Israeli ex-president Shimon Peres dies

Israel has been on edge over the health of its last remaining founding father, who had been under sedation and respiratory support in intensive care since September 13.

Photo by: AFP
Photo by: AFP

This file photo taken on May 9, 2016 shows former Israeli president Shimon Peres looking on during the opening of the "Mini World Cup for Peace" football event at the Herzlyia stadium, in the Israeli city of Herzlyia near Tel Aviv.

Israeli ex-president and Nobel Peace Prize winner Shimon Peres died on Wednesday, some two weeks after suffering a major stroke.

The 93-year-old died in his sleep at around 3:00 am (local time), Rafi Walden, who is Peres's son-in-law and personal doctor, told AFP. 

He died surrounded by family members, a source close to Peres told AFP. A press conference was being planned for around 7:00 am (0400 GMT).

As the news of his death spread, several world leaders expressed great sorrow over the ex-Israeli president's passing away.

President Barack Obama hailed Israeli elder statesman Shimon Peres as a friend who refused to give up on the dream of peace.

"There are few people who we share this world with who change the course of human history, not just through their role in human events, but because they expand our moral imagination and force us to expect more of ourselves. My friend Shimon was one of those people," Obama said in a White House statement.

The US president said Peres' commitment to Israel's security and pursuit of peace was "rooted in his own unshakeable moral foundation and unflagging optimism."

This file photo taken on June 25, 2014 shows US President Barack Obama meeting with Israeli President Shimon Peres in the Oval Office of the White House in Washington, DC.

"Perhaps because he had seen Israel surmount overwhelming odds, Shimon never gave up on the possibility of peace between Israelis, Palestinians and Israel's neighbors — not even after the heartbreak of the night in Tel Aviv that took Yitzhak Rabin," Obama said.

Peres had been in hospital near Tel Aviv since September 13, when he was admitted feeling unwell and suffered the stroke with internal bleeding.

Israel has been on edge over the health of its last remaining founding father, who had been under sedation and respiratory support in intensive care.

Peres held nearly every major office in the country, serving twice as prime minister and also as president, a mostly ceremonial role, from 2007 to 2014.

He won the 1994 Nobel Peace Prize jointly with prime minister Yitzhak Rabin and Palestinian leader Yasser Arafat for his role in negotiating the Oslo Accords, which envisioned an independent Palestinian state.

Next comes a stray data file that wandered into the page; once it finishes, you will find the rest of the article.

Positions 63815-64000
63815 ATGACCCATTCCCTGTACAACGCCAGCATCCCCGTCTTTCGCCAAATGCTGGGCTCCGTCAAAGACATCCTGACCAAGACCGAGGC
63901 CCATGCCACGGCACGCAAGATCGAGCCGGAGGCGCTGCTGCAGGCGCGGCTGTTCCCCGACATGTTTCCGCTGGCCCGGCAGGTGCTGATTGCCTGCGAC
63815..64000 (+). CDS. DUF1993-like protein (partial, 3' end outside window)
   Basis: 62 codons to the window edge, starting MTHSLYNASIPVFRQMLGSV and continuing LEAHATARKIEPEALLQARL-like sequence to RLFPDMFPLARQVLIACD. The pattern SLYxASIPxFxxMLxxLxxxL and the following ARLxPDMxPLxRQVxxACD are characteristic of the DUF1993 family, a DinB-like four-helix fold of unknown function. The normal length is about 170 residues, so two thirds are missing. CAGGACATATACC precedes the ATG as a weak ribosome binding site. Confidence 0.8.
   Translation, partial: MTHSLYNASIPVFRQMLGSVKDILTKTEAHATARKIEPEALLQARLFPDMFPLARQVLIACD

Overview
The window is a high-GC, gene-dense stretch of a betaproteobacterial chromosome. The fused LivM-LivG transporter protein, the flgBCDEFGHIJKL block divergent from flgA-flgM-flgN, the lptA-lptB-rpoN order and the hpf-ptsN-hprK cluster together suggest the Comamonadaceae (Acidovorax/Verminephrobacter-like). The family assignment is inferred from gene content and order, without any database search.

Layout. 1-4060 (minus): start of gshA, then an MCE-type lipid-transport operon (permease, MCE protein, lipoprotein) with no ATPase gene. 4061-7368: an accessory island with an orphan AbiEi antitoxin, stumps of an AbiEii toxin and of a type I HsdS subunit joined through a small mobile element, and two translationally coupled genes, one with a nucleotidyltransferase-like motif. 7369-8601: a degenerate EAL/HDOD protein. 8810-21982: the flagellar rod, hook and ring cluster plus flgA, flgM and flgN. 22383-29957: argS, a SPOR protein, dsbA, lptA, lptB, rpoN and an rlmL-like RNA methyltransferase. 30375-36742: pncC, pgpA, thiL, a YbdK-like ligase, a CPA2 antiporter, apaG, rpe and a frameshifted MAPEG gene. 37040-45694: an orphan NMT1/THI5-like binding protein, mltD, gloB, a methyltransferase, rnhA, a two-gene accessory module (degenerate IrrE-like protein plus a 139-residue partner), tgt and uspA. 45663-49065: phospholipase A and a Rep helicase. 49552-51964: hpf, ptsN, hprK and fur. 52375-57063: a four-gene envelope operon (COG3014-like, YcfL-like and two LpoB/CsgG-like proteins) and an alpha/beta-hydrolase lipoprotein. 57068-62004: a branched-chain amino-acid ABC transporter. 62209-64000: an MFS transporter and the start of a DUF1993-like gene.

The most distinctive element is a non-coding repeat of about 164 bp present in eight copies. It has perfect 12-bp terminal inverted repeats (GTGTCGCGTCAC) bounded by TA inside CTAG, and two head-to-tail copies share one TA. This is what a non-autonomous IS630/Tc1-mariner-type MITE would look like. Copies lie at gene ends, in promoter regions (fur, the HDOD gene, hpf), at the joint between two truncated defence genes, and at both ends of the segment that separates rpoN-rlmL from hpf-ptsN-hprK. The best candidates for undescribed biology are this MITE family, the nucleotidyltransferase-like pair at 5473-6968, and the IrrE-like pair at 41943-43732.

This file photo taken on July 15, 2001 shows Palestinian leader Yasser Arafat and then Israeli Foreign Minister Shimon Peres shaking hands during a meeting in Cairo.

The former hawk turned dove was widely respected both in Israel and abroad.

After suffering the stroke, he received an outpouring of support from across the world, including from Pope Francis, US President Barack Obama, the Clinton family, Donald Trump, Britain's ex-premier Tony Blair and Russian President Vladimir Putin.

UN Secretary General Ban Ki-moon called him "tireless in seeking peace between Israelis and Palestinians".

Previous heart trouble 

There had been signs of improvement last week. On September 18, Peres's office said doctors planned to gradually reduce his sedation and respiratory support to judge his response.

His personal physician and son-in-law Rafi Walden had said at the time that Peres had seen "very slow, moderate improvement".

But on Tuesday, a source close to Peres said his condition had taken a downturn and he was "fighting for his life". Family members arrived at the hospital.

In January, Peres was hospitalised twice because of heart trouble.

In the first case, the hospital said he had suffered a "mild cardiac event" and underwent catheterisation to widen an artery. He was rushed to hospital a second time just days later with chest pains and an irregular heartbeat.

Peres had sought to maintain an active schedule despite his age, particularly through events related to his Peres Center for Peace. When leaving hospital on January 19, Peres said he was keen to get back to work.

"I'm so happy to return to work, that was the whole purpose of this operation," he said.

British model Naomi Campbell (C) stands next to her mother Valerie Morris and former Israeli president Shimon Peres (L) during a meeting with children ahead of an International Women's Day conference at the Peres Center for Peace in Tel Aviv on March 8.

In March, he met British supermodel Naomi Campbell at his Peres Center for Peace during an event linked to International Women's Day. On the same day, he met visiting US Vice President Joe Biden.

Born in Poland in 1923, Peres emigrated to what was then British-mandated Palestine when he was 11. He joined the Zionist struggle and met David Ben-Gurion, who would become his mentor and Israel's first prime minister.

Peres became director general of the nascent defence ministry at just 29 years old.

Beyond his accomplishments in the public eye, he was also seen as a driving force in the development of Israel's undeclared nuclear programme.

Peres once confided that the secret to his longevity was daily exercise, eating little and drinking one or two glasses of good wine.